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Border Terrier breed profile

Training and intelligence
Firm and patient training will pay off. Border Terriers are intelligent and trainable, although they have a strong instinct to chase, so a reliable recall will take time and practice to achieve.

Border Terriers are one of the easier going terriers. They bond with their family well, especially children. This breed is playful and affectionate and like to involved with family acctivities.

Attitude towards strange dogs and people
Aggression is not a problem, they love people, especially children, and get on well with other dogs. Border Terriers are friendly, although puppies may go through a shy phase, and socialisation is a must to help them through this.

Grooming and shedding
Border Terriers don't shed much. The more often they are stripped - which can be done at home or by a professional groomer - the shorter the coat will be. Less often attention will result in a longer coat, although grooming should start from about six months of age, and will probably have to be at least twice yearly.

Border Terriers have lots of energy, and so need lots of energy. To keep them really happy they need activities which occupy both body and mind.

Need for company
Border Terriers like the company of their loved ones. If you leave them alone too long their active minds will finds plenty of ways to occupy them, but probably not ones you would have chosen.

Border Terriers are very active busy puppies, although they do relax as they mature. As with many terriers they relish digging, and secure fencing is vital.


You probably don't want to hear this, but I'd forget "teaching" him to be a watch dog and be thankful you have such a friendly dog. A dog is not - and should not be - a biological burglar alarm. If you try and "teach" him to be a watch dog you may well spoil his friendly approach. Get a burglar alarm and enjoy your dog for what he is - a wonderful companion.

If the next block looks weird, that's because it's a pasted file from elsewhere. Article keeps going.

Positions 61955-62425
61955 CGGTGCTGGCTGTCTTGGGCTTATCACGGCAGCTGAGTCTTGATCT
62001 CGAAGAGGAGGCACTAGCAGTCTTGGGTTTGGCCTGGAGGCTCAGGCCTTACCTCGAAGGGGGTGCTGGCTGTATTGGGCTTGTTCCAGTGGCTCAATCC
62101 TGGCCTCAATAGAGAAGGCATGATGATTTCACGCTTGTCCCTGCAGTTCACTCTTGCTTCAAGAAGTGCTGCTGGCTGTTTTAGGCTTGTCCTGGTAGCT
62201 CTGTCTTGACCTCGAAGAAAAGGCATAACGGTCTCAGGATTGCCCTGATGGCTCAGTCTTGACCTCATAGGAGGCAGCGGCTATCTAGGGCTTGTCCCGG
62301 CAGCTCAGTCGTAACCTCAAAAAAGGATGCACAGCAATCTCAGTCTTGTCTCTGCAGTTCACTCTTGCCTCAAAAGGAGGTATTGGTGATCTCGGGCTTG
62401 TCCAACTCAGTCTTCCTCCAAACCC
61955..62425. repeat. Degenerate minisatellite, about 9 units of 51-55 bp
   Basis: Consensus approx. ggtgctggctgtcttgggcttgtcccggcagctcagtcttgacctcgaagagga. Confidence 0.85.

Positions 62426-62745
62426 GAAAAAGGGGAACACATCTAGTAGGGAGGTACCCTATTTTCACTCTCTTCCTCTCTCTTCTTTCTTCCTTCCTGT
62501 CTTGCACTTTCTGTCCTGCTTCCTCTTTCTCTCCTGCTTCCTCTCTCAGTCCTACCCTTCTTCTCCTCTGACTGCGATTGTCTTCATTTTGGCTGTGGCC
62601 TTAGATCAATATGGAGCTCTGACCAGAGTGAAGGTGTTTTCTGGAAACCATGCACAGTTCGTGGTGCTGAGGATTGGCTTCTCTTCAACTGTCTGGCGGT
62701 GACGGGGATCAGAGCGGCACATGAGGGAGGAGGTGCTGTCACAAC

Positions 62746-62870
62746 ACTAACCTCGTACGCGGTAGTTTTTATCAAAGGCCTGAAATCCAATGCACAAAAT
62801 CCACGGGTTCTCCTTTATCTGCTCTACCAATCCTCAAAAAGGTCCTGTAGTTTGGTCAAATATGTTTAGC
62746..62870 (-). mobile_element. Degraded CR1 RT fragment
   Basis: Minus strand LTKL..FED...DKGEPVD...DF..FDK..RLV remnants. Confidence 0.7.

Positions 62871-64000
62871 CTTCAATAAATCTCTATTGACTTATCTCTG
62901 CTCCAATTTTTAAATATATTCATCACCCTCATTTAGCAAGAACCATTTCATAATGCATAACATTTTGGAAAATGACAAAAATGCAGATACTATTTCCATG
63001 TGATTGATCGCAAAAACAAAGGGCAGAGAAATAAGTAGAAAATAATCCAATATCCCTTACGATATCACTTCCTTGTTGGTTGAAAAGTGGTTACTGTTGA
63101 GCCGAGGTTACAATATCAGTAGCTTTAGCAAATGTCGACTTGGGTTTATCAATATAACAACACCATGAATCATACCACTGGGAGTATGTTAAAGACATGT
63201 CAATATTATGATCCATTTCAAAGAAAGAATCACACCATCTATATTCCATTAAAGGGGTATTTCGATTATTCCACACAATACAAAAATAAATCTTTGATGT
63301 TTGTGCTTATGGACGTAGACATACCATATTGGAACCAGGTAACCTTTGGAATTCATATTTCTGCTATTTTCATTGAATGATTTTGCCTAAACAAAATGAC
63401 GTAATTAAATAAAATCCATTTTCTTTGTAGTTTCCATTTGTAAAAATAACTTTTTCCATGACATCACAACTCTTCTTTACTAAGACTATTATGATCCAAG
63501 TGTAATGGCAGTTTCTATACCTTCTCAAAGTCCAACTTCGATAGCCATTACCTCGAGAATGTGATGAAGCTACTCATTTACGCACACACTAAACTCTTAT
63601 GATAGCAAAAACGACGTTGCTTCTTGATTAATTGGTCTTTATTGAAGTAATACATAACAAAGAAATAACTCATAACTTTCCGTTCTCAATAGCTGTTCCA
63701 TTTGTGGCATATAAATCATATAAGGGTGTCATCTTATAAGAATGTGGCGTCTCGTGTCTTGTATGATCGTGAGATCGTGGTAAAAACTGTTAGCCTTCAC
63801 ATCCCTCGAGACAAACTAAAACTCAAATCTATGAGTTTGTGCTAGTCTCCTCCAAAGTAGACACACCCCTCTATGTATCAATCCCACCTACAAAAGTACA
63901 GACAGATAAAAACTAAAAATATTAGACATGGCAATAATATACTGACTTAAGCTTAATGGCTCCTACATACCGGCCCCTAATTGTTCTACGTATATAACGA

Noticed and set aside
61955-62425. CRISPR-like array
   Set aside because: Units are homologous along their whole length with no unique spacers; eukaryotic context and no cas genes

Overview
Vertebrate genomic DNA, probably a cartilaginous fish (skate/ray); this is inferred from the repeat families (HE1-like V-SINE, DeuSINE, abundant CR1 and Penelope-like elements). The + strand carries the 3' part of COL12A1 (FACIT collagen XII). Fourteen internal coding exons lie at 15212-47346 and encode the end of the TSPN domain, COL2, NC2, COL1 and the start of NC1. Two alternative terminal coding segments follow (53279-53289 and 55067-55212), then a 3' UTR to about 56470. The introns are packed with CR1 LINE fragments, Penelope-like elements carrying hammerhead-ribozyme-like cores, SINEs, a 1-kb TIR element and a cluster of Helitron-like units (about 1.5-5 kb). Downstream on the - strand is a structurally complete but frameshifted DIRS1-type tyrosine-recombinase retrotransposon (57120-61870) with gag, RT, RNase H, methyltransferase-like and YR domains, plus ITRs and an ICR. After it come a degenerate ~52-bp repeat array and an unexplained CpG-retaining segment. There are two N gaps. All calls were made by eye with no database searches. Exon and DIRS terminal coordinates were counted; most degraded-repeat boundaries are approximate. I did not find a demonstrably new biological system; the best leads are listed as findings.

Julie x


220 - Keeping dogs safe from theft, loss and heat stroke

We all want to keep our dogs as safe, happy and healthy as possible - but there are so many dangers out there. Debbie Matthews founded Vets Get Scanning after her dogs were stolen, and has spent the last 14 years campaigning to increase the chance of missing and lost dogs of being reunited with their owners. You can help make our dogs safer. Dr Michael Becker is a critical care veterinarian who has everything you need to know about heatstroke in dogs. Plus the DogCast Radio News.

189 - The Dog Healers and War Dogs Remembered

In this episode you can hear Mark Winik talk about his debut novel, The Dog Healers, and listen to Julia Robertson explain why she founded the charity War Dogs remembered. Plus there's the DogCast Radio News, and what Mischief the German Spitz puppy has been up to.

188 - Service Dogs UK and Roxie the Doxie Finds Her Forever Home

In this episode you can hear about Service Dogs UK, a fantastic charity which trains assistance dogs to support veterans of any service - military personnel, police, firefighters, paramedics and the coastguard - who develop Post Traumatic Stress Disorder due to their job. Also, listen to Dr Jody A Dean, a clinical psychologist talk about how her book, Roxie the Doxie finds her Forever Home, is helping children understand and talk about adoption and other family issues. Plus the DogCast Radio News and some thoughts on the alpha dog myth.

187 - Muffins Halo and Chorley Fun Dog Show

In this episode you can hear about Muffin's Halo for Blind Dogs, and what motivates people to enter their dog in a fun dog show. In the DogCast Radio News, listen to stories about the latest dog related research. Plus there's a new member of the DogCast Radio team!

186 - Maxwell Muir on wolves

In this episode you can hear trainer, behaviourist, writer, broadcaster and wolf expert Maxwell Muir talk about what wolves mean to him personally, their plight in a modern world, and his hopes for their future. Plus we have the DogCast Radio News.